Red straw trap: Success sticks you to the past
Josh Linkner, Detroit Free Press
June 18, 2016

In 1953, three employees of the San Diego Rocket Chemical Company created a mixture to protect missile skins.

It didn’t work.

They tried again – no luck. And again, and again.

Finally, on the 40th try, they were successful. But besides the original product intent, they discovered an even broader use. … Their invention became the cure for all things squeaky.

And so WD-40 was born (name is short for “Water Displacement, 40th Experiment”). They even honored their philosophy of imaginative experimentation by dedicating the company name to it, so you’d think this creative groove would go bone deep.

But when facing a new challenge – the design flaws of that pesky red straw – It took them 50 years to make a change. Users of WD-40 were forever bending, breaking, and losing their red straws. Even WD-40 employees used tape to keep them in place.

So what took them so darn long to fix this problem? They were unable to expand their view and embrace change once they’d achieved such strong success. Early on with nothing to lose, they gleefully conducted experiment after experiment. But their own success lured them into that wretched trap of protecting the past instead of imagining the possibilities.

As Graham Milner, former Executive Vice President of Global Innovation for WD-40 Company tells the story, “We were confusing the notion of cost and value…We thought that every time we had a solution that added cost, our end users wouldn’t find value.” As a result of this (flawed) assumption, it took over 50 years to release the new fully-integrated and slightly more expensive “smart straw”. The new design is built in, doesn’t clog, and can’t get lost.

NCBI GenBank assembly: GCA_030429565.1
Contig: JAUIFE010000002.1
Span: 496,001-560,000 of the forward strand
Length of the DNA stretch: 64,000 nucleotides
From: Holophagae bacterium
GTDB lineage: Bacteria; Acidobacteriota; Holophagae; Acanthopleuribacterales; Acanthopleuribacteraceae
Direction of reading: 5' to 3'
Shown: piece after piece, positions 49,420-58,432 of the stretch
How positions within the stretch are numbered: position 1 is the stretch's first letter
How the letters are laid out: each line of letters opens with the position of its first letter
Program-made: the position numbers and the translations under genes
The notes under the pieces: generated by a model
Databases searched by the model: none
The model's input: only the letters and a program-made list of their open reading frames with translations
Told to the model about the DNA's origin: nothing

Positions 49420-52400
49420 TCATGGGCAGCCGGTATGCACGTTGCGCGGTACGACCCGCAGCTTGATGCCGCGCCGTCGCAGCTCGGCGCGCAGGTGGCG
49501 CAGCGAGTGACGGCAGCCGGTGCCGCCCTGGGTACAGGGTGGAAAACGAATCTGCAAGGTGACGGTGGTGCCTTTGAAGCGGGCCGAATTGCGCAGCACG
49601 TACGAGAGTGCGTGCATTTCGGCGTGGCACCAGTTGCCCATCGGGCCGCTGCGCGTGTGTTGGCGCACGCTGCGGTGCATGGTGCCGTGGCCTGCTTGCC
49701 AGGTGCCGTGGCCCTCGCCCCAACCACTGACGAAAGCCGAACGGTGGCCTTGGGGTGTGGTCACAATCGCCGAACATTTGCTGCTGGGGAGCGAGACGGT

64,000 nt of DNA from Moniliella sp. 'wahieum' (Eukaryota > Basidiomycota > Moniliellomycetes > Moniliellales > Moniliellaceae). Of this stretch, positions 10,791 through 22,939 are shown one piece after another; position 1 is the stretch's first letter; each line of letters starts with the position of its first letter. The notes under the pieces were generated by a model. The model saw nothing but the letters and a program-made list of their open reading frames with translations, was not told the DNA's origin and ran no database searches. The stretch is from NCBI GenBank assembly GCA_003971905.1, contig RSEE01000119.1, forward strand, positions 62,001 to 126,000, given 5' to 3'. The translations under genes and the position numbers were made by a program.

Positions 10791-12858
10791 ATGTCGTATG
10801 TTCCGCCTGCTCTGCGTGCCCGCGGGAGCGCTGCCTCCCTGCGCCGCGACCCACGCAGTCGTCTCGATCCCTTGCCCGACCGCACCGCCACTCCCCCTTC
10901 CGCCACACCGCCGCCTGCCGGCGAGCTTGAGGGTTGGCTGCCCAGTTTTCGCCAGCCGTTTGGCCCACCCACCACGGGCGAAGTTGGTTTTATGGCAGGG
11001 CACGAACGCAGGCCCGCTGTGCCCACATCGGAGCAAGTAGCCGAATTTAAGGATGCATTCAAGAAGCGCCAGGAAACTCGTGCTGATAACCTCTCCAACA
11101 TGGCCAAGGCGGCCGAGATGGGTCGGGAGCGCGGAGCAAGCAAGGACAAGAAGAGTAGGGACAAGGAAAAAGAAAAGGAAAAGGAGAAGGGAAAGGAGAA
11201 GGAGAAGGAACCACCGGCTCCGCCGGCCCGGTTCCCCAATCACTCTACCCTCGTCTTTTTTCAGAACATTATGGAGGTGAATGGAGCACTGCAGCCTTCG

Organizations and individuals alike begin life with overflowing imagination and creativity. With nothing to protect, we squarely focus their energies on new possibilities. Yet over the years, the Success Trap diverts our innovative thinking into complacency and protectionism. To win in our careers, companies, and communities, we must rise above this common pitfall by embracing change as if we were newborns. We must hunt down and kill assumption with the ferocity of a wild boar.

What assumptions are currently holding you back? Assumptions about yourself, your team, your product, your processes, your customers? What aspects of your business do you believe are untouchable? These assumptions become a heat map of opportunity when you’re willing to confront them.

The irony is that WD-40 helps un-stick things, yet their own success ended up locking the gears of progress. To lubricate your momentum, revert back to the thinking that put you and your organization on the map in the first place. The unrestricted blank canvas that’s ready to embrace all creative ideas becomes your roadmap for friction-free success.
Source: Red straw trap: Success sticks you to the past